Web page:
Although there is an abundance of research on procedural and distributive justice, less attention has been paid to the psychology of retributive justice, concerning reactions to rule violation. When an injustice is addressed in the legal system, options for sanction largely involve victim compensation and offender punishment. Research suggests that a primary determinant of the impulse to punish rule-breaking behavior is the perpetrator’s state of mind. If victims and third parties judge perpetrators to have committed harm unintentionally (negligence), psychological reasoning focuses on compensation for harm. However, when perpetrators are thought to have intentionally violated group norms and values, observers are motivated to punish the offender.
Proportionality is a central characteristic of retributive sentencing. The severity of the punishment assigned by observers increases with the perceived seriousness of the offense and the harm caused. Additional factors, such as the offender’s age or previous criminal record, or the observer’s cultural background, can also affect the severity of sanctions. Mitigations and justifications may eliminate or suppress the relationship between the severity of an intentionally committed offense and the severity of the punishment (e.g., when an offender kills someone who threatens his or her own life or the life of another). Studies have found that apologies and expressions of remorse also decrease the severity of the sentences recommended.
Sentencing in the criminal justice system has several underlying aims, including deterrence, rehabilitation, incapacitation, and retribution. Retribution is the only sentencing aim that is nonutilitarian and based on judgments of “just deserts”; as such, it is often considered a retrograde and vindictive motive for sanction. However, research on retributive justice suggests that retribution can be forward looking, in that it aims to ensure that problems of the past do not recur. Retributive justice performs an important role in maintaining the cohesion of social groups and is motivated by group members’ concern for the group’s welfare. Criminal violations of social norms constitute a salient threat to an individual’s well-being, and offenses against innocent victims threaten group members’ stable worldviews, in which one’s environment is perceived as predictable and controllable. Punishment is seen as a stabilizing force, used to prevent future violations of group norms and restore the social order. Research supports the fundamental role of retribution in people’s reactions to norm violations, suggesting that people assign punishment for just deserts rather than utilitarian motives. In addition to the rational, group-stabilizing motivation behind the desire for retribution, recent research demonstrates the role of moral emotions in assigning sanctions for norm violation. The severity of observers’ assigned punishments for offenses increases when those offenses elicit, in particular, anger and moral outrage.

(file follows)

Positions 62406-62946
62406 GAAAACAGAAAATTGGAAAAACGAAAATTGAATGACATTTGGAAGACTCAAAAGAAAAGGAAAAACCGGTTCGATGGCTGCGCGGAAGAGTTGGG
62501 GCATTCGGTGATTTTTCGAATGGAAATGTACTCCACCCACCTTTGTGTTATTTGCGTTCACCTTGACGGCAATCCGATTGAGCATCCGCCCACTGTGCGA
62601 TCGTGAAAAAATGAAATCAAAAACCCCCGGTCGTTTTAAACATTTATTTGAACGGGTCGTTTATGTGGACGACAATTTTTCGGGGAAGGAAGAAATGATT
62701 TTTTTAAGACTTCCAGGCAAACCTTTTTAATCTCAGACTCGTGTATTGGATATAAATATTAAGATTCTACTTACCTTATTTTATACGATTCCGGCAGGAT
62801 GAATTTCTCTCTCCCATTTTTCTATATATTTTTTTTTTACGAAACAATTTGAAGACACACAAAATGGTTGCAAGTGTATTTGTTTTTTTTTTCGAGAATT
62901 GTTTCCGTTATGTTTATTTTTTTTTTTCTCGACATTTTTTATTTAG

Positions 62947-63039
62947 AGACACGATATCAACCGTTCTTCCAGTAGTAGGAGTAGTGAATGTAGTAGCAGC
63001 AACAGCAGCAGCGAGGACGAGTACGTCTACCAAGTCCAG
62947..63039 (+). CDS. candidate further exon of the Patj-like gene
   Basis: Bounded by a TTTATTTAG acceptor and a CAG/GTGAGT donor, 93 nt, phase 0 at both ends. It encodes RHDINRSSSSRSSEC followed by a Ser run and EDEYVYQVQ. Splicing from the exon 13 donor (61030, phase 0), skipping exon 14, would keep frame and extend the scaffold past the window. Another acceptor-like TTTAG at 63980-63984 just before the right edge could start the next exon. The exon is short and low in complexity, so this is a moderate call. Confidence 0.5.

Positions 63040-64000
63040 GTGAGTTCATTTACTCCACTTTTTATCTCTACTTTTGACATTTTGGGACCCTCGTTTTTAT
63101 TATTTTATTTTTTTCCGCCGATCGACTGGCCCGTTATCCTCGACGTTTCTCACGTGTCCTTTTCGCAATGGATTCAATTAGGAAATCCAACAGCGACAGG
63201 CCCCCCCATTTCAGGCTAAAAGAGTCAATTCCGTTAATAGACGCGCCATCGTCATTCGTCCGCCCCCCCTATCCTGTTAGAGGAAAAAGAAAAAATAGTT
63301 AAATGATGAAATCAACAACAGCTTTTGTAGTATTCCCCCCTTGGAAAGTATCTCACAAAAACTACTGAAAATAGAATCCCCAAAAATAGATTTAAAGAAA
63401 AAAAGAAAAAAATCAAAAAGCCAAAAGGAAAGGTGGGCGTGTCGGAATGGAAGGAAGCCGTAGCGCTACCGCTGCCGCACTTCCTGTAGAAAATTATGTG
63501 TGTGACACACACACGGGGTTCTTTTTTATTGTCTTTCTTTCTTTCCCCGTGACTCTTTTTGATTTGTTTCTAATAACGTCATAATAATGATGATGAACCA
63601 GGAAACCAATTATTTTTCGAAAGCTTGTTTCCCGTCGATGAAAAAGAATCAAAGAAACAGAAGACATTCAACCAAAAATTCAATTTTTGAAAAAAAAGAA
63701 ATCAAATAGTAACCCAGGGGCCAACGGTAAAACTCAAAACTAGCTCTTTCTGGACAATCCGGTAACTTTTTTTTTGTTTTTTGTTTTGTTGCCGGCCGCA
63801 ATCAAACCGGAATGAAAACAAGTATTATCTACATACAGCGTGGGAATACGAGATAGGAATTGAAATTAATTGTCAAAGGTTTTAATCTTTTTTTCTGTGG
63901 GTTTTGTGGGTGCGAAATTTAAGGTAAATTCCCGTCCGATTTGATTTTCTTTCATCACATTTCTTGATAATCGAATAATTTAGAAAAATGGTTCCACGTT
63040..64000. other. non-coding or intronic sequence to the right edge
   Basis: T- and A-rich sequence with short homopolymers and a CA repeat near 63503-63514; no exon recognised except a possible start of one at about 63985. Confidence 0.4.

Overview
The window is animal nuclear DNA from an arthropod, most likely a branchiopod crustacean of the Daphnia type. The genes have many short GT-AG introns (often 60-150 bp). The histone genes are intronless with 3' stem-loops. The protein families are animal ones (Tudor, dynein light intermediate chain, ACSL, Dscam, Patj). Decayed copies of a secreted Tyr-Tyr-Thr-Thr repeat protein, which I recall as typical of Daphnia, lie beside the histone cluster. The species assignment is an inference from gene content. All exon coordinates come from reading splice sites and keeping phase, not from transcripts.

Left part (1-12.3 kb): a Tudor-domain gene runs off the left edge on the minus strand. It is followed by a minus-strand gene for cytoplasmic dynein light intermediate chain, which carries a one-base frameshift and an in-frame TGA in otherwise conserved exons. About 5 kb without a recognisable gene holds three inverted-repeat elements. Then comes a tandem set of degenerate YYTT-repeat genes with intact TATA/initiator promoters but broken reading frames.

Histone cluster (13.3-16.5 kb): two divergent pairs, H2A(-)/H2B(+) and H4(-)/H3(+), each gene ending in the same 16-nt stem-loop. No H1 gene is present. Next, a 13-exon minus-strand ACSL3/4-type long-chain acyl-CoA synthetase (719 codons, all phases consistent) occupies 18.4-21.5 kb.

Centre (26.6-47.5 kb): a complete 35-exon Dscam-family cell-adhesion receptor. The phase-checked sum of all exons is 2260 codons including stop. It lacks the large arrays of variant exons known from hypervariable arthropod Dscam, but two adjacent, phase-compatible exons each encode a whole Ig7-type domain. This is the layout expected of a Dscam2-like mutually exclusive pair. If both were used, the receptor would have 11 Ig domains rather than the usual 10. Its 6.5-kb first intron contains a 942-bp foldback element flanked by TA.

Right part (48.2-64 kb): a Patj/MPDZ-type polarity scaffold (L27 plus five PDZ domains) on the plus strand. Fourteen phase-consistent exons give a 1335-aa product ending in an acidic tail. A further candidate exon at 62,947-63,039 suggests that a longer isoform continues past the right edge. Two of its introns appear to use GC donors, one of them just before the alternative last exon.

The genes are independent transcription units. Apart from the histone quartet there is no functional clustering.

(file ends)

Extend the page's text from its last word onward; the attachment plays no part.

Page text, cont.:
Alternative Dispute Resolution (ADR)
In recent decades, various procedures have emerged as alternatives to the court in resolving legal disputes. They include small-claims mediation, divorce mediation, judicially mediated plea bargaining, judicial settlement conferences, court-annexed arbitration, and summary jury trials. The Dispute Resolution Act of 1998 requires every federal district court in the United States to implement a dispute resolution program where one does not already exist and to improve existing programs. The growing popularity of ADR programs has prompted extensive investigation into disputants’ responses to ADR.
While ADR procedures can be distinguished according to legal and structural characteristics (e.g., whether the procedure is voluntary, whether it is binding, the identity of the third party, the degree of formality, and the nature of the outcome), they can also be distinguished according to the degree of control that disputants retain over the process and the decision. For example, in court-annexed arbitration, participants retain process control in the presentation of evidence but relinquish decision control to the arbiter. In mediation procedures, participants retain process control, presenting their version of events, but also retain decision control, aiming to reach a bilateral agreement. Consistent with psychological theory about PJ, research suggests that the increased levels of participation and voice, as well as the respectful treatment from benevolent authorities that can accompany these alter-native procedures, enhance fairness and satisfaction. Correlational field studies have also found that mediation procedures are more likely to produce decisions that are obeyed than are adjudication procedures.